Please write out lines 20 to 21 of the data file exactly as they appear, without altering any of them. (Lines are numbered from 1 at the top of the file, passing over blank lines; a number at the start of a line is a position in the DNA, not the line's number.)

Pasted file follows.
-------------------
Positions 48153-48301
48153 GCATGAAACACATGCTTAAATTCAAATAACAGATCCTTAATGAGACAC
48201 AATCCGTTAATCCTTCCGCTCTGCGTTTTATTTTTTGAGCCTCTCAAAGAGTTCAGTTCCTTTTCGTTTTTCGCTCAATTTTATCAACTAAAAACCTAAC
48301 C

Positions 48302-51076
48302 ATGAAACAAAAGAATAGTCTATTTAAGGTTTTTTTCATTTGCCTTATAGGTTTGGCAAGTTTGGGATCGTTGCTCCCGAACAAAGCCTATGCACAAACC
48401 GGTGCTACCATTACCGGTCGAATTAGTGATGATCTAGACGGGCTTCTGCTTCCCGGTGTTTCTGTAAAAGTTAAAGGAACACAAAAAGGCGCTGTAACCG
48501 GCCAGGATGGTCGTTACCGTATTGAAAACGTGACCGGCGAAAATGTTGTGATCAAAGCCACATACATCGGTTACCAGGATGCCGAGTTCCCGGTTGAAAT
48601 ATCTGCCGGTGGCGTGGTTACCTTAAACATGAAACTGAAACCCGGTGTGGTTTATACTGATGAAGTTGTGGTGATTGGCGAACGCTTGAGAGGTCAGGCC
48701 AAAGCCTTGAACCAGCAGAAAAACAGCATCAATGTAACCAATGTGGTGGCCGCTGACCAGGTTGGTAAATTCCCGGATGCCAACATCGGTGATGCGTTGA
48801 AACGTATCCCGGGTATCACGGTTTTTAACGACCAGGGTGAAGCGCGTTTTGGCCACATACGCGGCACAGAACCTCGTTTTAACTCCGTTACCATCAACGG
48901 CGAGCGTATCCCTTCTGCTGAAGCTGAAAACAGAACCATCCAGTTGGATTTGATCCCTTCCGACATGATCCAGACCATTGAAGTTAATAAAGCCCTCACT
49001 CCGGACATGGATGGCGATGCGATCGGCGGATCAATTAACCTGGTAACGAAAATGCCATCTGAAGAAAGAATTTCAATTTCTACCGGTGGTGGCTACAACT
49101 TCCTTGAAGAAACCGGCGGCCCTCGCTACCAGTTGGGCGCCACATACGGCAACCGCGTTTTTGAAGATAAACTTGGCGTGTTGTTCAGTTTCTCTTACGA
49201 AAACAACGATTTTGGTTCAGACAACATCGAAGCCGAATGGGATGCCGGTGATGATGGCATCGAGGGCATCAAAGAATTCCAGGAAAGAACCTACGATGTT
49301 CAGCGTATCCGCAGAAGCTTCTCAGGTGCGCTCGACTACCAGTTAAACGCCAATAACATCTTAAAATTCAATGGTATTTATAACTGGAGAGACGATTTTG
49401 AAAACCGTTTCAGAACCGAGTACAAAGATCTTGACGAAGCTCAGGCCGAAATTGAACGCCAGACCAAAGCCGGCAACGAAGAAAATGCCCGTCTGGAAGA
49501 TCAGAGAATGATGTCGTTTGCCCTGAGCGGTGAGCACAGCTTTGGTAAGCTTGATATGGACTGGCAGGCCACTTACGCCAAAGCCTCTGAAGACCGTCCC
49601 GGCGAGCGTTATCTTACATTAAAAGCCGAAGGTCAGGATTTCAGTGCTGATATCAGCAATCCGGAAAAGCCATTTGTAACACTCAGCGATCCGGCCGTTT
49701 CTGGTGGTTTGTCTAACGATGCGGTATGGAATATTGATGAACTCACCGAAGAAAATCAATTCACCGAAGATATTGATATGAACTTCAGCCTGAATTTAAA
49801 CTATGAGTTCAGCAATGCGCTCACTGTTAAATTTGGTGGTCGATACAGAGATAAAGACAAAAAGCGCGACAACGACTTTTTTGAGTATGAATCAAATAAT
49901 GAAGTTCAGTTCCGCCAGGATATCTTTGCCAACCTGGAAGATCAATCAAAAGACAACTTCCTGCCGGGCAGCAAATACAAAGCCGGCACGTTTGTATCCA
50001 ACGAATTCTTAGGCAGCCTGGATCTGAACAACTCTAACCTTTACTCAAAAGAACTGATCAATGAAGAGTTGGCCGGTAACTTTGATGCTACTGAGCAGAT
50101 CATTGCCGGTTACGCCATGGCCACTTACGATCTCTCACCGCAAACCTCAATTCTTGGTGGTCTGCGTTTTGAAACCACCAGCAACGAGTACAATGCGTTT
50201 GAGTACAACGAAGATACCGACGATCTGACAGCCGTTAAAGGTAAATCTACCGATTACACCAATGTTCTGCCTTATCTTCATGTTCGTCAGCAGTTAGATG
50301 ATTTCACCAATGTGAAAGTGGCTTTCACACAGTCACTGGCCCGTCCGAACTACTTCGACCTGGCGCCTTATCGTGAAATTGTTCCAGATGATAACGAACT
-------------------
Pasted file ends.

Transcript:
49701 CTGGTGGTTTGTCTAACGATGCGGTATGGAATATTGATGAACTCACCGAAGAAAATCAATTCACCGAAGATATTGATATGAACTTCAGCCTGAATTTAAA
49801 CTATGAGTTCAGCAATGCGCTCACTGTTAAATTTGGTGGTCGATACAGAGATAAAGACAAAAAGCGCGACAACGACTTTTTTGAGTATGAATCAAATAAT